RB Leipzig: The Marmite story of 2016/17

Going into matchday 16 of the Bundesliga pits the top two sides against each other and no, it’s not both of the usual suspects. It’s serial winners Bayern Munich and the controversial RB Leipzig, who were formed in 2009, weeks after Bayern Munich finished second in the Bundesliga.

RB Leipzig were formed in May 2009 and were the fifth team of the ‘Red Bull’ franchise. A common misconception of their name is that it is abbreviated as ‘Red Bull Leipzig’, when in actual fact it is said as ‘RasenBall Leipzig’. The club began the 2009/10 season in the Oberliga, the fifth tier of German football.

Some love Leipzig, some hate them. Some have mentioned them in the same breath as the fantastic Leicester side which won the Premier League title in 2015/16. Others compare them to the franchise fiasco which has become MK Dons after their controversial relocation from Wimbledon in 2004.

So, why do some hate RB Leipzig so much?

German football has a fine fan tradition, thus a majority control by a single entity is not permitted by the Deutsche Fußball Liga. So, being owned by a worldwide energy drinks company hasn’t gone down well with football traditionalists.

The financial backing given to the club has been somewhat unfair in comparison to the clubs they have faced in their short, yet eventful history. While this can’t be stopped and perhaps seems a petulant excuse, it still stems back to the controversial ownership of the club giving them this advantage.

Players are tossed and thrown between Red Bull Franchises like they are toys, no fewer than NINE players have made the switch from Red Bull Salzburg to RB Leipzig. (Salzburg are a club who had their soul ripped from them, leading to the reformation of the ‘previous’ club, Austria Salzburg)

As mentioned, they are loved by many around the globe due to the sheer romance that the story of RB Leipzig has offered. Four promotions in seven years suggests a massive rise, even if financially backed.

To be fair, the people of Leipzig shouldn’t be sneered at. The city has 570,000 inhabitants, more than Manchester, Liverpool, Nottingham and Leicester. They are normal people who are just glad to have a Leipzig team in the Bundesliga, due to the next best Leipzig team being Lokomotiv Leipzig F.C, a team currently playing it’s football in the fourth division in front of just a few thousand fans.

Their continious rise has resulted in attendances increasing from 2,000 to 30,000 in seven years, suggesting the support they quite obviously receive from the people of Leipzig. However it reverts to the original sentence, do they feel a connection due to having little to no fan power? Are they just a corporate business?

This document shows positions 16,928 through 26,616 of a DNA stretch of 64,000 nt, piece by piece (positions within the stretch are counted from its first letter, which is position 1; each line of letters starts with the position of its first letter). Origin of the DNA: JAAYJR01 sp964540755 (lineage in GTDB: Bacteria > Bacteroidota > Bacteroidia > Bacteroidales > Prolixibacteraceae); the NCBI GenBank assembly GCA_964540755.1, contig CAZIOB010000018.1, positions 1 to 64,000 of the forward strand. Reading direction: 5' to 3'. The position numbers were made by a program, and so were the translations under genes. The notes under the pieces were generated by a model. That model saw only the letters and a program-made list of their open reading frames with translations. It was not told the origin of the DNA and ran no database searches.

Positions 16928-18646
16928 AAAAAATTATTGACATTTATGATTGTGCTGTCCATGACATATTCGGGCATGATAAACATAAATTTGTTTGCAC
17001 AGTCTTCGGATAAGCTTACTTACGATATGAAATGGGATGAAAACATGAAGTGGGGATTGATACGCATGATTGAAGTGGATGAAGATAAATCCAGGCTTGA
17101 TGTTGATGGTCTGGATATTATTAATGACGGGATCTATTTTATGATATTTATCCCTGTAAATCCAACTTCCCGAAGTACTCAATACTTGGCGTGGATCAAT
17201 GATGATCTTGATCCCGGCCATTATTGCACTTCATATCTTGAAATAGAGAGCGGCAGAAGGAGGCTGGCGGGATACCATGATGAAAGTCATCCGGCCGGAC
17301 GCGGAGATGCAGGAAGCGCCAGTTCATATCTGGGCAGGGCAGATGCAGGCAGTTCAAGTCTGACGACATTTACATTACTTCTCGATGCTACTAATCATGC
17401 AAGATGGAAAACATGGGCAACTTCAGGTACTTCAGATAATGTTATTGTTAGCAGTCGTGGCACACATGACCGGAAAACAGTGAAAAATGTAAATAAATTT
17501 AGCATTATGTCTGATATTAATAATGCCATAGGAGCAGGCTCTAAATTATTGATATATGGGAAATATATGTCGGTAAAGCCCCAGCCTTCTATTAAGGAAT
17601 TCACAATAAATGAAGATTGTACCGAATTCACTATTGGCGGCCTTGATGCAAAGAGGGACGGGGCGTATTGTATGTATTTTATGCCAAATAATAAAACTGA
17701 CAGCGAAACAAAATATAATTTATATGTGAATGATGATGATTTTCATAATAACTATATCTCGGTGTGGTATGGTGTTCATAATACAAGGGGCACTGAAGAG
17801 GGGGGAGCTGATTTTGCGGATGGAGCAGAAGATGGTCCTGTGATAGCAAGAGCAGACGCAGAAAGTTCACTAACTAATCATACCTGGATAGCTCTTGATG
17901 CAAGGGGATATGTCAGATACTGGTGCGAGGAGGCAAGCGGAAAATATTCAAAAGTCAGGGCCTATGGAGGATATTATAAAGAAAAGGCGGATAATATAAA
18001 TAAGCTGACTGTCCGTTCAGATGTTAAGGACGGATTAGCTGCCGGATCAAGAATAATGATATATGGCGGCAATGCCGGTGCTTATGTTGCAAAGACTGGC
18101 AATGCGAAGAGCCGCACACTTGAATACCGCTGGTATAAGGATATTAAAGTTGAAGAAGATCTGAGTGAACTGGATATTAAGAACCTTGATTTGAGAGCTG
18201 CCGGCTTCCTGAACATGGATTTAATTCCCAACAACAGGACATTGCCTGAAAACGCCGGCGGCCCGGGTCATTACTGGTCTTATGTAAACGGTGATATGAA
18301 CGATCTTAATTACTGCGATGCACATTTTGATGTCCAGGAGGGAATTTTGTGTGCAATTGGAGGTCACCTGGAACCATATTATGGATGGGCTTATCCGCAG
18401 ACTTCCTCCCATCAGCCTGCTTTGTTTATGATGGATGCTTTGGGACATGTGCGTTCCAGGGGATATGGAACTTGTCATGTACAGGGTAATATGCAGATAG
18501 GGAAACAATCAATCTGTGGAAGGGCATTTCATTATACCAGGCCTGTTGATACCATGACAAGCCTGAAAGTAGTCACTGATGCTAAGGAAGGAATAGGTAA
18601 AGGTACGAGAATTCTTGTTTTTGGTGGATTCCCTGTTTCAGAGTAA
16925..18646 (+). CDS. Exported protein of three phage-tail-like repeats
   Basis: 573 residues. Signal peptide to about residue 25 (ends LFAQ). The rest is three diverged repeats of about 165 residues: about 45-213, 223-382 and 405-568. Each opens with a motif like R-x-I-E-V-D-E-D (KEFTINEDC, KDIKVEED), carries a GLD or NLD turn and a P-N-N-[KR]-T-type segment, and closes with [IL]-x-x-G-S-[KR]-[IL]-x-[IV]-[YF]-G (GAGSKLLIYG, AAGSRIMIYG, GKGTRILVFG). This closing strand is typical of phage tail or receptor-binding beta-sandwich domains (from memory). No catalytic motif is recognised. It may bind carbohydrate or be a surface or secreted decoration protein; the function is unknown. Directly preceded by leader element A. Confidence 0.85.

It is also good for the people of East Germany. They have a club in the Bundesliga for the first time since Energie Cottbus were relegated in 2009, again, weeks before Leipzig were even formed.

While I also agree with the fact that Bayern Munich’s dominance should (and will) be contested over the coming years. I feel that RB Leipzig have gone about their business in the incorrect manner and I’d also argue their club lacks a proper ‘soul’, something which is synonymous with German clubs, as reflected in ticket prices.

Despite all of that, it’s a distinct possibility that in May 2017, eight years after their formation, RB Leipzig could lift the Bundesliga and become the first Leipzig side since 1903 to do so.

There is no denying it could happen, they have built a very solid team with bags of potential. Naby Keita is being tracked by top European clubs. He is partnered by the brother of Sami Khedira, Rani. The attack is spearheaded by German wonderkid, Timo Werner who is flanked by internationals Emil Forsberg and Marcel Sabitzer, as well as on loan Leverkusen defender Kyriakos Papadopoulos and ex-Liverpool shot stopper Peter Gulasci. These, along with promising youngesters such as Oliver Burke, Lukas Klostermann, Youssuf Poulsen and Davie Selke perhaps spell a good future for RB Leipzig.

Is that squad as strong as Dortmund, Bayern, Schalke and the like? Maybe not, but they are proving the world wrong, and rightly or wrongly, they may end up winning the Bundesliga, let’s see what happens against Bayern Munich.

Featured Image: Werner100359



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